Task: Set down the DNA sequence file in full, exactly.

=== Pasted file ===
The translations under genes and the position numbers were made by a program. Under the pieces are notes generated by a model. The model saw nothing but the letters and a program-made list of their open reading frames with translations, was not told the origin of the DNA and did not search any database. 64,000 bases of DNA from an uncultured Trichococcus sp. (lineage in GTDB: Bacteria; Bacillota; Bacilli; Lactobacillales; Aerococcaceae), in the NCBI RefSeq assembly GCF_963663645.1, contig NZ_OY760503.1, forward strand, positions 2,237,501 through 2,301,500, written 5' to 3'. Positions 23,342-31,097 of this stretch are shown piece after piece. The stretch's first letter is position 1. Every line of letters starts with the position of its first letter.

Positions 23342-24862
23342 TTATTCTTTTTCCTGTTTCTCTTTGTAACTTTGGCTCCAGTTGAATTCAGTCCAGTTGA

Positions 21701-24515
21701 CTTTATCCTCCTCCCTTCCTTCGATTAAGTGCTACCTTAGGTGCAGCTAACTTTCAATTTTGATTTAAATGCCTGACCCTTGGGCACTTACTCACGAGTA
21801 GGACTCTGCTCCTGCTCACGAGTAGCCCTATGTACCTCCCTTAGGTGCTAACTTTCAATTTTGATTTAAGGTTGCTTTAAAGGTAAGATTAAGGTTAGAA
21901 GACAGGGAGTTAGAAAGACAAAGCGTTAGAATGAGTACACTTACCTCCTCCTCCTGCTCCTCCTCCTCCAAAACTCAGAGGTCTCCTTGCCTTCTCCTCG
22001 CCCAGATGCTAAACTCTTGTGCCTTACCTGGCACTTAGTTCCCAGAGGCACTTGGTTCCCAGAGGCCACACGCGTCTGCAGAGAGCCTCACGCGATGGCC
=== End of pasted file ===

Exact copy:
The translations under genes and the position numbers were made by a program. Under the pieces are notes generated by a model. The model saw nothing but the letters and a program-made list of their open reading frames with translations, was not told the origin of the DNA and did not search any database. 64,000 bases of DNA from an uncultured Trichococcus sp. (lineage in GTDB: Bacteria; Bacillota; Bacilli; Lactobacillales; Aerococcaceae), in the NCBI RefSeq assembly GCF_963663645.1, contig NZ_OY760503.1, forward strand, positions 2,237,501 through 2,301,500, written 5' to 3'. Positions 23,342-31,097 of this stretch are shown piece after piece. The stretch's first letter is position 1. Every line of letters starts with the position of its first letter.

Positions 23342-24862
23342 TTATTCTTTTTCCTGTTTCTCTTTGTAACTTTGGCTCCAGTTGAATTCAGTCCAGTTGA

Positions 21701-24515
21701 CTTTATCCTCCTCCCTTCCTTCGATTAAGTGCTACCTTAGGTGCAGCTAACTTTCAATTTTGATTTAAATGCCTGACCCTTGGGCACTTACTCACGAGTA
21801 GGACTCTGCTCCTGCTCACGAGTAGCCCTATGTACCTCCCTTAGGTGCTAACTTTCAATTTTGATTTAAGGTTGCTTTAAAGGTAAGATTAAGGTTAGAA
21901 GACAGGGAGTTAGAAAGACAAAGCGTTAGAATGAGTACACTTACCTCCTCCTCCTGCTCCTCCTCCTCCAAAACTCAGAGGTCTCCTTGCCTTCTCCTCG
22001 CCCAGATGCTAAACTCTTGTGCCTTACCTGGCACTTAGTTCCCAGAGGCACTTGGTTCCCAGAGGCCACACGCGTCTGCAGAGAGCCTCACGCGATGGCC